Lodgepole pine forest in Yellowstone National Park - naturally dense with a large, high-intensity fires representing the natural fire regime.
Every Forest is Different
Here are some points to consider when thinking about forest fires:
1. Depending on the location, the following three abuses have damaged many of our forests:
- Over-grazing by sheep and/or cattle Removed grasses that would have carried low-intensity surface fires.
- Logging Destroyed and opened up old-growth forests, causing dense forest growth.
- Fire suppression, but only after many forests had been severely damaged by private interests This is a point many critical of government agencies have failed to recognize. Extinguishing fires shortly after they have started has allowed unnatural amounts of vegetation to build up in low to mid-elevation (below 7,000 feet) mixed-conifer and dry ponderosa pine forests.
2. Large, high-severity fires driven by logging/over-grazing damage and climate change may be causing ecological damage to some dry ponderosa forests in Arizona and New Mexico by eliminating potential conifer seed sources, thus lengthening the time it takes for conifers to re-colonize an area.
3. Global climate change is raising temperatures in many forested areas in North America. Higher temperatures contributes to increased tree mortality, lengthening of fire seasons, and increasing the number of large, high-intensity fires.
4. Forests that naturally have large, high-intensity crown fires like the lodgepole pine forest shown in the photo above, have generally not suffered the same kind of damage that we have caused in dry ponderosa and mixed-conifer forests by over-grazing and logging.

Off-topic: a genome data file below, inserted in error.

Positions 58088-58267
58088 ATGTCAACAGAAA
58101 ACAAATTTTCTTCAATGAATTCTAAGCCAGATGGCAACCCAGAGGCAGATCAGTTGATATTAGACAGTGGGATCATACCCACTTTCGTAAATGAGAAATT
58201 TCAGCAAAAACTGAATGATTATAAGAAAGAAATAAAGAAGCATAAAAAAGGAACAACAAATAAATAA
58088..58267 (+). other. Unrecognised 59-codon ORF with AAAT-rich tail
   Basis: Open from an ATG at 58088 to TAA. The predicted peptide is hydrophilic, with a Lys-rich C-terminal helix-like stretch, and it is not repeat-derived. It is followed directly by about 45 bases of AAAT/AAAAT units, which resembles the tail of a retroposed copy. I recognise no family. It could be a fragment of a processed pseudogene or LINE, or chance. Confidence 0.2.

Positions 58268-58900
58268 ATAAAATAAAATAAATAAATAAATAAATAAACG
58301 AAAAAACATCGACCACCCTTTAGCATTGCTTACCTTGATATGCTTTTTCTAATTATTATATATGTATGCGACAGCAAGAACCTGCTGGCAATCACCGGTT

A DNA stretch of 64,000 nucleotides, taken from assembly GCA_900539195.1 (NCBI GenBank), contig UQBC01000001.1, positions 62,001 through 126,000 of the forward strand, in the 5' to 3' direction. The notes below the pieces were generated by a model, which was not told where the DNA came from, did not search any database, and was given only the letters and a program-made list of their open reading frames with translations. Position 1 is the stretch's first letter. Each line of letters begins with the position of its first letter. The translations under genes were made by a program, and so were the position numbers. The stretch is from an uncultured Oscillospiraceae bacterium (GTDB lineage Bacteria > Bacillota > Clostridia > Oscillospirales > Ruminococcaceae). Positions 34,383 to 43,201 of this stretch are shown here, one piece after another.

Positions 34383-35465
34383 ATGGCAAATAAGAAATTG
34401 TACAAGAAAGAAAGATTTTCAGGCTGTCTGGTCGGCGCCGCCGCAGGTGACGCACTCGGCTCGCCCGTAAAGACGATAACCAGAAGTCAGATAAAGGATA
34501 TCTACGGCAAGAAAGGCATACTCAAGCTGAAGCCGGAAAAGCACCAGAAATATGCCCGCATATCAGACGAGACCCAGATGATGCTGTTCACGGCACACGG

Dead Trees and Bark Beetles
Despite all the hand waving and panic-filled pronouncements by some, tree mortality in many of our Western forests is not an ecological disaster nor does it automatically cause increased fire risk.
Scientific studies have consistently found that trees killed by drought and or beetles (drought is what weakens the trees to allow for beetle attack) do NOT increase risk or severity of wildfire. The most comprehensive study published in the Proceedings of the National Academy of Sciences concluded, "the annual area burned in the western United States has not increased in direct response to bark beetle activity" (Hart et al. 2015). A study from the University of Montana stated "weakening or eliminating environmental laws to allow more beetle timber harvest treatments is the wrong choice for advancing forest health in the United States" (Six et al. 2014).
Other papers concerning tree mortality in our forests: